What is Agricultural Commercialisation, Why is it Important, and how do we Measure it?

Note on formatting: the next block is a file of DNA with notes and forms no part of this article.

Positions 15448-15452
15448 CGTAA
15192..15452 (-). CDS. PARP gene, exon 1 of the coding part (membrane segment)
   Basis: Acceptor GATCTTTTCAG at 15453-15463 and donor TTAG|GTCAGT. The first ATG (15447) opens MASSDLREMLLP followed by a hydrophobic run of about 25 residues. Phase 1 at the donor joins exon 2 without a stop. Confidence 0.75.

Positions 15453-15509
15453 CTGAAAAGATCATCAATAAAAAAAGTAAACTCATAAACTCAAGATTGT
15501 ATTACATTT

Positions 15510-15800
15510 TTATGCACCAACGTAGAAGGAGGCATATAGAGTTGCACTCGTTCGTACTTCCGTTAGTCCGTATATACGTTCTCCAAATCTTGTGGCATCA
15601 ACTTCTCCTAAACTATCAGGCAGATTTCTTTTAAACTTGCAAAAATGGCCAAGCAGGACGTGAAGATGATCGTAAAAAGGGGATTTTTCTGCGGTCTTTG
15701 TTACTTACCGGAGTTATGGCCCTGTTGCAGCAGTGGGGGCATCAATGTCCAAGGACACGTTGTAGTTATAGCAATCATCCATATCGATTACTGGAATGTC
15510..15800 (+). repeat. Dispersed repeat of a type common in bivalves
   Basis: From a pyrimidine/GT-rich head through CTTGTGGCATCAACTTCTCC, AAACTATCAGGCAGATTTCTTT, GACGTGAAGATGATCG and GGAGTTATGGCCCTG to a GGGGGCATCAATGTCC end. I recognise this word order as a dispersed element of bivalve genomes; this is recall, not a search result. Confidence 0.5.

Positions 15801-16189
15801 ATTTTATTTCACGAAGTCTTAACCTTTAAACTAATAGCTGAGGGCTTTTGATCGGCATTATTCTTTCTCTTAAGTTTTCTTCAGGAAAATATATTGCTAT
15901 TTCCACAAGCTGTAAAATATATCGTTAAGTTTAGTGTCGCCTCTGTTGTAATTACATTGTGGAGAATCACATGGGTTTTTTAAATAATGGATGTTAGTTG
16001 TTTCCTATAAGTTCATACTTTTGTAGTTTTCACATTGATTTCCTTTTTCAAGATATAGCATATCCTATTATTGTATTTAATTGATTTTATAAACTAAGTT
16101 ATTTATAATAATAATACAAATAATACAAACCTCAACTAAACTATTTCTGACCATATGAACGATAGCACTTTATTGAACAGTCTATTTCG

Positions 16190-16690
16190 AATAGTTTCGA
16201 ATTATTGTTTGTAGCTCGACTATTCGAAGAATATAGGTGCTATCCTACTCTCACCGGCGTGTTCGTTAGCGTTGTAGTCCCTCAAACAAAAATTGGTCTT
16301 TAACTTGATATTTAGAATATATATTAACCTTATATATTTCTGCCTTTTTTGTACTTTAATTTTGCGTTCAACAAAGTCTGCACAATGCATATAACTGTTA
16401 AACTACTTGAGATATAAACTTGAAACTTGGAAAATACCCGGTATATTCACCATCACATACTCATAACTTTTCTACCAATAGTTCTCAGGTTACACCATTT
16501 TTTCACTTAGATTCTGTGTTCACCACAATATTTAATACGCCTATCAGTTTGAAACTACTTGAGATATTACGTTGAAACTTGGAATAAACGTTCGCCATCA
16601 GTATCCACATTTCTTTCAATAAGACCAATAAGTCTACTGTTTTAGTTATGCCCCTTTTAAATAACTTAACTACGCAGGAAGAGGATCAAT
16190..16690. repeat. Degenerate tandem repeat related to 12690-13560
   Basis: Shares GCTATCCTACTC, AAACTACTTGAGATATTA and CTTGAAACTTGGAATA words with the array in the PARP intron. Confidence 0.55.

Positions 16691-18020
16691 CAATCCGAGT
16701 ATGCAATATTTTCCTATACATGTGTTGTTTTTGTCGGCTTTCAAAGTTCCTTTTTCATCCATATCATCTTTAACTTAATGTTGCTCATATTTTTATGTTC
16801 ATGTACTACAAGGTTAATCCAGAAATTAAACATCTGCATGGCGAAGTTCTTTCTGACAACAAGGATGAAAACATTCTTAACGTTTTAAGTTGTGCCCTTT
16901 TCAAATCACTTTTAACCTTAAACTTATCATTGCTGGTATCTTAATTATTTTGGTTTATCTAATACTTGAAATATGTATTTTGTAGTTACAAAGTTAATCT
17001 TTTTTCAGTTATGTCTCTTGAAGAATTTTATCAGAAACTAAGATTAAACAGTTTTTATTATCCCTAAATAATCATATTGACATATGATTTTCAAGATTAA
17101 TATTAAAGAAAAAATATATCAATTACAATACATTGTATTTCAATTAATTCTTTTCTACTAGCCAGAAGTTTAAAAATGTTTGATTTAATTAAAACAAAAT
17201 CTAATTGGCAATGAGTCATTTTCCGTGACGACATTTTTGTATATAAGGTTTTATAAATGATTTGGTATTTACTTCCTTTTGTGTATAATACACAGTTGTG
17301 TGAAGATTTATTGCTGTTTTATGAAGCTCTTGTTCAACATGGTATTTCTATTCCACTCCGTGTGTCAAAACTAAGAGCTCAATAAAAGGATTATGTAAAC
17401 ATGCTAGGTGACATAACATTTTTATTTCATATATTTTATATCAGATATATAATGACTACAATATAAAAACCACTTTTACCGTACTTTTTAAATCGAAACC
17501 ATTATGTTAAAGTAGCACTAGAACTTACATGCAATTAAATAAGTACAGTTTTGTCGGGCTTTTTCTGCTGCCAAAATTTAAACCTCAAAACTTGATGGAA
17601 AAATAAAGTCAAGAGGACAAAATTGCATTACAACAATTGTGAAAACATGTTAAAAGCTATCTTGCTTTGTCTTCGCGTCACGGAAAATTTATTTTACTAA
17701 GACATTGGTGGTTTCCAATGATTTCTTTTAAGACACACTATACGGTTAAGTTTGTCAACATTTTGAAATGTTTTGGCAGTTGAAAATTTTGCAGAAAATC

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Agricultural commercialisation occurs when agricultural enterprises and/or the agricultural sector as a whole rely increasingly on the market for the sale of produce and for the acquisition of production inputs, including labour. It is an integral and critical part of the process of structural transformation (see section 1.1), through which a growing economy transitions, over a period of several decades or more: from one where the majority of the population live in rural areas and depend directly or indirectly on semi-subsistence agriculture for an important part of their livelihood to one where the majority of the population live in urban areas and depend on employment in manufacturing or service industries for the major part of their livelihood. As such, agricultural commercialisation is an endogenous process that interacts with developments in others sectors of the economy and whose impacts depend critically on conditions in those other sectors. It proceeds via the decisions of numerous private agents – farmers, input suppliers, traders and processors. However, these can also be influenced by purposive investments by public and social actors (states, donors, non-governmental organisations (NGOs), foundations). For analytical purposes, these investments can be considered as exogenous initiatives to promote commercialisation In this paper we draw on existing literature to consider these different types of agricultural commercialisation. For each, we consider the conditions in other sectorsof the economy and polity that stimulate agricultural commercialisation and mediate its impacts, as well as public policy actions that might encourage commercialisation, its potential benefits, and the likely configuration of winners and losers. We observe that both the dynamics and the impacts of agricultural commercialisation differ according to whether the commercialisation in question occurs early or late within the process of structural transformation or, more specifically, before or after the so-called ‘Lewis turning point’ (see section 1.1). We also observe that the impacts depend on whether the commercialisation in question occurs in areas of low or high population density. The final section of the report discusses the measurement of agricultural commercialisation in the light of this review. The paper begins, however, with a brief discussion of the process of structural transformation within an economy, followed by consideration of semi-subsistence farm households, as these are the starting point from which agricultural commercialisation proceeds.